Chris Martenson: Understood, and let’s hope that we do get something going on because this wealth gap and the generational gap are destabilizing influences if left unattended. I feel they have gone on too long, personal opinion there. So Neil, where can people find out more about your work, your book, any future events you might be holding? How would they keep track of you?

Neil Howe: I would say stay tuned on the political front. We actually do have a study coming out on the differences in attitudes by generations in politics which would be available for both parties for the upcoming election, which ought to be interesting. The presidential election 2016. Doing a fair amount of work recently—we have been talking about the Fed and I am actually speaking at an upcoming event. Actually the Fed has a policy conference here in Washington DC so I am actually going to be presenting a paper I think in April on mobility across generations over the post war period and looking ahead to where Millenials are going. I think that will be interesting. I’ve worked on this a little bit with the St. Louis Fed and this will be a time to present if you are in DC.

I would say people interested in our work, Generations and The Fourth Turning are probably the two still the last full length books on this subject that I think are out there. I do have in the works a plan to have a new addition of Generations come out so you can look for that in probably around a year. And I would say we have a new website going up SaeculumResearch.com and I think we have a lot of free news alerts and newsletter services available to readers who just want to stay current with this subject.

Chris Martenson: Well fantastic and Neil thank you so much for your time today. Fascinating as always and we’ll be keeping an eye out for all your work coming up.

Neil Howe: Okay, Chris. Great to talk to you.

Chris Martenson: Thank you.

Neil Howe: Bye.

Chris Martenson: Welcome to this Peak Prosperity podcast. I am your host, Chris Martenson. You know, we’re living through one of the most exceptional periods of human existence, defined on one side by remarkable technological advances and on the other side by ecological degeneration and resource depletion. Geopolitically, things have not been as tense as they are between the east and the west at any time in my entire lifetime. And though it is tempting to think of this time being different, it may not be. Not really. If history doesn't repeat itself, it sure does rhyme. History, if looked at correctly, is not names and dates strung together and embellished by the victors, but rather it has a structure, a structure that repeats. A grand motif that plays out over and over again but with different notes. And if one can understand this pattern, then one can better understand the times in which they live and how the future may unfold.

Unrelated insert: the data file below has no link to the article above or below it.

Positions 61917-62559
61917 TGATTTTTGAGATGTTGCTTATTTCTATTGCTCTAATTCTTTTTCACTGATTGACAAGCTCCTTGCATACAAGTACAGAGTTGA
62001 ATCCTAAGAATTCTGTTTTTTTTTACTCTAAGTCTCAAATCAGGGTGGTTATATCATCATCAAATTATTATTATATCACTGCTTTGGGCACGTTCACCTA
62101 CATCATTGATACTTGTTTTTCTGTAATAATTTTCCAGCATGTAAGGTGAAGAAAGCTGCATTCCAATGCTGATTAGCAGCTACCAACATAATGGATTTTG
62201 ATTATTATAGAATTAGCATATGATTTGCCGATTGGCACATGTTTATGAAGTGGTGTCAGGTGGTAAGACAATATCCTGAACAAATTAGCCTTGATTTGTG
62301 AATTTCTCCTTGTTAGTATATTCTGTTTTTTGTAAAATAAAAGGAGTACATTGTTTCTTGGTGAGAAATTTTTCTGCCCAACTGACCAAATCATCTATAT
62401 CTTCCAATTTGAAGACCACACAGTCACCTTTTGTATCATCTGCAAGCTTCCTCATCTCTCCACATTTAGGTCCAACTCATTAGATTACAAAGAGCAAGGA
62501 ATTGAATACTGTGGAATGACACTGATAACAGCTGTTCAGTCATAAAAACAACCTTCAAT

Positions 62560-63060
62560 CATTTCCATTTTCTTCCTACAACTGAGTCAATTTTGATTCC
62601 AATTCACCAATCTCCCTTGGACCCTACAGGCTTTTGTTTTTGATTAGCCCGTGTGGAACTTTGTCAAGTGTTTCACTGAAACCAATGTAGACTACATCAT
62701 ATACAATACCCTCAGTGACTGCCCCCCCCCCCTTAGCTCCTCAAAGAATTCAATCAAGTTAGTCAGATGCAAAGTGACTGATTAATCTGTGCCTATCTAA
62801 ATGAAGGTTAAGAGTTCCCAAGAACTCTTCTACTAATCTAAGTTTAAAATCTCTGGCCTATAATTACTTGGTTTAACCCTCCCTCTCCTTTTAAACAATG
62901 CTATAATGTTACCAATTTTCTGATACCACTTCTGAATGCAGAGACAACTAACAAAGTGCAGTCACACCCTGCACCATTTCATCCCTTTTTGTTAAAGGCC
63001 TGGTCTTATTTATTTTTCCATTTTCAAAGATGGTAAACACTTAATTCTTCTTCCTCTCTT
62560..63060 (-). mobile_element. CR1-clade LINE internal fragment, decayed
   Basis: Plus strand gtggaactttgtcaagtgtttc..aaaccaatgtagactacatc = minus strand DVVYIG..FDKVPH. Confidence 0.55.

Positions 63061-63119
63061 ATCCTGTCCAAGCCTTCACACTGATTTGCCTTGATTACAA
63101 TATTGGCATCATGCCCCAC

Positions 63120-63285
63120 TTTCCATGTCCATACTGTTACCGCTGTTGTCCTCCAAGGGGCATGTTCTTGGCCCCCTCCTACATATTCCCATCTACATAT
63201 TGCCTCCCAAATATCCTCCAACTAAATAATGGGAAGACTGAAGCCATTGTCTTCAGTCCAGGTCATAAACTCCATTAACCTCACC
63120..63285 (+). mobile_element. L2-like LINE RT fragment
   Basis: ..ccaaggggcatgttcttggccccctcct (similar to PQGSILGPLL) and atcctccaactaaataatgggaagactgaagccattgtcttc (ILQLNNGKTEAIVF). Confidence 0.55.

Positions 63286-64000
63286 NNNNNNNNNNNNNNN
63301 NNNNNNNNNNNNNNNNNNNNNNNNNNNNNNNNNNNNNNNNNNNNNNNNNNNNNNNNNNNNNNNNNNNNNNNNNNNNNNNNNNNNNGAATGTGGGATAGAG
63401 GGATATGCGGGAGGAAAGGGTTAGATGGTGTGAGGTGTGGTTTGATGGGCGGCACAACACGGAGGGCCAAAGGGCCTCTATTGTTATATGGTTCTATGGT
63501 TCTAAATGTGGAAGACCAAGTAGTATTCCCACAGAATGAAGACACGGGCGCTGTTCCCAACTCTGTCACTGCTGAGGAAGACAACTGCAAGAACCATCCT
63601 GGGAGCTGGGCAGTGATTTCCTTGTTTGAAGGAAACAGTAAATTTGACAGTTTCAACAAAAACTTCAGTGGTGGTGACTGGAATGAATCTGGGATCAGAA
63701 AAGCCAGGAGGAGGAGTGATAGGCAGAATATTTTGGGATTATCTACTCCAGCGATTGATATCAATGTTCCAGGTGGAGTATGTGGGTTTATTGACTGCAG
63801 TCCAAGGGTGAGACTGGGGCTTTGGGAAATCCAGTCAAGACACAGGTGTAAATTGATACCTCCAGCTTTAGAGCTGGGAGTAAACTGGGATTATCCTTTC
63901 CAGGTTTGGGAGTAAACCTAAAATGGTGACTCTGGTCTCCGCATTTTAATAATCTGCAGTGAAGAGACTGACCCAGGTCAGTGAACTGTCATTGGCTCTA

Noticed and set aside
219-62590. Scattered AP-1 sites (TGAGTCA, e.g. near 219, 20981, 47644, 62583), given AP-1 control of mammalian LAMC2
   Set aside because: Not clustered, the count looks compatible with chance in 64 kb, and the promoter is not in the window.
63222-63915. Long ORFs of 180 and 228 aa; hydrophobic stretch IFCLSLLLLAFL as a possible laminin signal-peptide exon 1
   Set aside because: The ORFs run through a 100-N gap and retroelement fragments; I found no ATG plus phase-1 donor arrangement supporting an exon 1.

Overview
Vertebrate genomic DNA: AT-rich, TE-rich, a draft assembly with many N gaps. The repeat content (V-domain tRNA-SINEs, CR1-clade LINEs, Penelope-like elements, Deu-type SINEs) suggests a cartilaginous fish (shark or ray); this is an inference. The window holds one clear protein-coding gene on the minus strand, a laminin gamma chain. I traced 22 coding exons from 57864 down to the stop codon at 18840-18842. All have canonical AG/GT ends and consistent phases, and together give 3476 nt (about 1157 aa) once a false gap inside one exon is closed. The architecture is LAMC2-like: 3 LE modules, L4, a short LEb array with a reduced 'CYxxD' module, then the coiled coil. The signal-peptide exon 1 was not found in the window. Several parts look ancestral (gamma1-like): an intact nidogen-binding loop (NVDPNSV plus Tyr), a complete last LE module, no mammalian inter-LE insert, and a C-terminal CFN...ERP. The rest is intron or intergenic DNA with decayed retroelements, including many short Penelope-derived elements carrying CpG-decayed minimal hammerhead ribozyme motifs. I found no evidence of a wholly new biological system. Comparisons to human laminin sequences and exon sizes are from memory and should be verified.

Today we are going to talk about generations and historical patterns, and we have invited back Neil Howe, an American historian, economist and demographer to discuss these historical patterns against current events. Now, he is best known for his work with William Strauss in social generations and generational cycles in American history including the book The Fourth Turning. Neil is a renowned authority on generations and social change in America, an acclaimed author and speaker. He is the nation’s leading thinker on today’s generations, who they are, what motivates them and how they will shape America’s future. Welcome, Neil. It is a real pleasure to have you back.

Neil Howe: Great to be here, Chris.

Chris Martenson: Well when we had you on before, we covered generational cycles and the fourth turning concept, and we’ll link to that earlier interview for those interested in that background. But just to set the stage for today, would you be willing to review the generational and social change theory for us all?

Neil Howe: Well, you know it is a way of looking at social change which is both familiar to people because in a way we do it all the time, but it is also unfamiliar and it is basically keeping in mind that as society moves on year by year, we all get older. It is really as simple as that. And I go to corporations all the time and talk to them about how are they forecasting how people in their 30s and 40s are going to behave, you know, 10 years from now. And they say "well we know everything about 40 year olds and 30 year olds and we have researched the whole history and we just project it forward. Thirty year olds 10 years from now, 30 year olds 20 years from now and so you know everything about 30 year olds." And then I say "well you know when I want to know about 30 year olds 10 years from now, I look at today’s 20 year olds." They look at me shocked. "You do what?" I say "well actually those are the people; they are going to be 10 years older." It sounds elementary; it sounds almost stupid, right? But it is amazing we never think this way when we look at history, when we look at the future.

When you look at time that way, if you have an age on the Y axis and time on the X axis, we all live in a diagonal line, right? Bill and I in our work used to call that the generational diagonal, and that is where we live. Any individual event is a vertical line thrust down through all of those diagonals, right? That is a point in time. But it hits us all differently depending on how old we are. And when we are young, history shapes us, shapes us in a certain way in our attitudes and behaviors, and then later on—maybe 30 or 40 years later—those same people, shaped a certain way, in turn shape history, right? So history both shapes us and it is the thing we shape as we get older. Both as leaders and as parents, right?